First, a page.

That is, until Helu hurdled the diving Lewis and then ran through strong safety Kam Chancellor’s attempted arm tackle en route to a 28-yard touchdown. The play ignited a celebration along the Redskins’ sideline and began a 16-0 closing kick.
“Once I got the pitch,” Helu said, “the first thing was I [looked to] the edge, and then it seemed like I could get around [the corner]. Right where [Lewis] was, where I hurdled him at, was the first-down marker, and I just wanted to make sure I got it [the first down].
“I didn’t care if the safety came over and killed me in the air. I knew I’d get the first down with forward progress. I came down and ended up breaking the tackle.”
The play of the game, Grossman said. It was one the Redskins desperately needed. No doubt about it.
“It was awesome,” said Grossman, who hugged Helu before stepping to the lectern to address reporters. “He had some hard runs that aren’t always on the highlight reel, but kept us in third and manageable or second and four. We were able to pick up first downs and move the ball.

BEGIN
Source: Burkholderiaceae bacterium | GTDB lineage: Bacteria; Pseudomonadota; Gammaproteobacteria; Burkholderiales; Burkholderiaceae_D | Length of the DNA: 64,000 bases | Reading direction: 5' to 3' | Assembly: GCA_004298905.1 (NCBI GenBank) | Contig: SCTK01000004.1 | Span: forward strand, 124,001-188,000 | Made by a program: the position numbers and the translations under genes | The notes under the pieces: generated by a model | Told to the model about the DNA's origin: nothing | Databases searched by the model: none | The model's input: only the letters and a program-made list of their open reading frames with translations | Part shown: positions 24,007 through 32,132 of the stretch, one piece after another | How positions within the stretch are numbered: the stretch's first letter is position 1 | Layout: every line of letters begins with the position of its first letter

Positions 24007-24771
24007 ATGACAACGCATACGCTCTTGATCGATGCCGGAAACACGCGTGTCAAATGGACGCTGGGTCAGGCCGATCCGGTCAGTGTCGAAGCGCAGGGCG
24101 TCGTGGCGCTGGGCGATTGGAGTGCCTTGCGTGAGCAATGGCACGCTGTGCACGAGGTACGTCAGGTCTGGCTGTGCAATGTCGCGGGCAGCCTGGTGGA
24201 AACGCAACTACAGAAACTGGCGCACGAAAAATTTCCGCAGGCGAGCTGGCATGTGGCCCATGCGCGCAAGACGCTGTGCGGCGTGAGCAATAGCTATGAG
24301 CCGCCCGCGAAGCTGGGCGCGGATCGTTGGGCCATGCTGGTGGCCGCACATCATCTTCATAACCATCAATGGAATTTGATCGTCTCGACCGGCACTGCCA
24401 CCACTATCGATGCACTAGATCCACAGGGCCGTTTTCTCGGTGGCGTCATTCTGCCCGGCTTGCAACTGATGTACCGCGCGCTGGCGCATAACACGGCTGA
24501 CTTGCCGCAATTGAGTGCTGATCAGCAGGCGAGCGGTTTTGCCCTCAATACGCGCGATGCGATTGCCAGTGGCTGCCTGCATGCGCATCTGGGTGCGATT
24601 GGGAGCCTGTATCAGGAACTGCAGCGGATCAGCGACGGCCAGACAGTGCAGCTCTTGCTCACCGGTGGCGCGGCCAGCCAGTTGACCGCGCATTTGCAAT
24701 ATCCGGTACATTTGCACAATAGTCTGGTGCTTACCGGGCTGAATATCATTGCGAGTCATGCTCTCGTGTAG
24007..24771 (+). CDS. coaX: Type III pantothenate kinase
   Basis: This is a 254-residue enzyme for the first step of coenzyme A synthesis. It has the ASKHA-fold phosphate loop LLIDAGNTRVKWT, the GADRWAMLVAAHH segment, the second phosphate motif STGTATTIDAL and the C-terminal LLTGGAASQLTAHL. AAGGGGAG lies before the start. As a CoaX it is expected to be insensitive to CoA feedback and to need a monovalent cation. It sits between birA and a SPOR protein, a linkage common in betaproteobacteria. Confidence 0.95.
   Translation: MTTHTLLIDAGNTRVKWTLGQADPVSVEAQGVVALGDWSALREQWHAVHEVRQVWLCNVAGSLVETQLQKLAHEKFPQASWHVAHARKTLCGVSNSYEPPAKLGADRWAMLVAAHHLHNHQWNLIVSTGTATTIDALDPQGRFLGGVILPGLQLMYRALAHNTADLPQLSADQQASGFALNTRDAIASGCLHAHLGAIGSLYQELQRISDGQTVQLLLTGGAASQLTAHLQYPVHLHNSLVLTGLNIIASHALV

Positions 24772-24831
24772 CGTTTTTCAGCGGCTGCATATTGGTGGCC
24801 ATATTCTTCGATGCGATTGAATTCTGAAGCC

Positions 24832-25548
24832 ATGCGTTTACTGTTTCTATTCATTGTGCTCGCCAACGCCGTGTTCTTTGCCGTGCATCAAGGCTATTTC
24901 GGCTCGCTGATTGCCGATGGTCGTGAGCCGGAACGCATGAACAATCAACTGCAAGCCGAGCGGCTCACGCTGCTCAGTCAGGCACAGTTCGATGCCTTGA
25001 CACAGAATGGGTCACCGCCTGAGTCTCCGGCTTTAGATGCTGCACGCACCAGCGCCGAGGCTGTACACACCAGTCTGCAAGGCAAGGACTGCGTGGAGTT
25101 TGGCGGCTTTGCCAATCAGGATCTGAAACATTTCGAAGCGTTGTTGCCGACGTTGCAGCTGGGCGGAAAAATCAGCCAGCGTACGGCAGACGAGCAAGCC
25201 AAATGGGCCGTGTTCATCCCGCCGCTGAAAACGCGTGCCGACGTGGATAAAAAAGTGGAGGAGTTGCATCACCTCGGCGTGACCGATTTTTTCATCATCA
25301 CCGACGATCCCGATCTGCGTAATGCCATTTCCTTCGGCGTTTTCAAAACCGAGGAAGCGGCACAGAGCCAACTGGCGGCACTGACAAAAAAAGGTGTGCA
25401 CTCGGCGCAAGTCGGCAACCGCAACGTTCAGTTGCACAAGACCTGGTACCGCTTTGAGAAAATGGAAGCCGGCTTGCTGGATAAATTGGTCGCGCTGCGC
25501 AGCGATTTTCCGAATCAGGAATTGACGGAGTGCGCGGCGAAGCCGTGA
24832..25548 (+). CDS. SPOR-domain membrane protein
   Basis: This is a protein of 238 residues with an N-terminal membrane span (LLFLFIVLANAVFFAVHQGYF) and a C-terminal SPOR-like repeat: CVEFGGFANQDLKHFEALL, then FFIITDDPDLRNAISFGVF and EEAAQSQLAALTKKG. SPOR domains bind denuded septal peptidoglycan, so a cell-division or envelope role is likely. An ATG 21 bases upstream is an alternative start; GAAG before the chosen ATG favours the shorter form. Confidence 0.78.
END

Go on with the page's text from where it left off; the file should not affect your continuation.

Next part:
“Then, obviously, it was one of the most impressive runs I’ve ever seen. To just hurdle somebody and keep moving. . . it was just awesome. That was the play that really got us going there in the fourth quarter to get the win.”
The signs have been there recently, and Helu “got his opportunity and he ran extremely hard,” Shanahan said. “He broke some tackles and made the big plays. . . . I thought he ran extremely hard throughout the whole game.”
Wisely, Helu praised Washington’s offensive line, showing he truly has learned a lot quickly. “I was just a product of them blocking well,” he said.
It was more than just having holes to run through. Helu showed something special. He gave the Redskins a reason to hope — and they’re eager so see what he does next.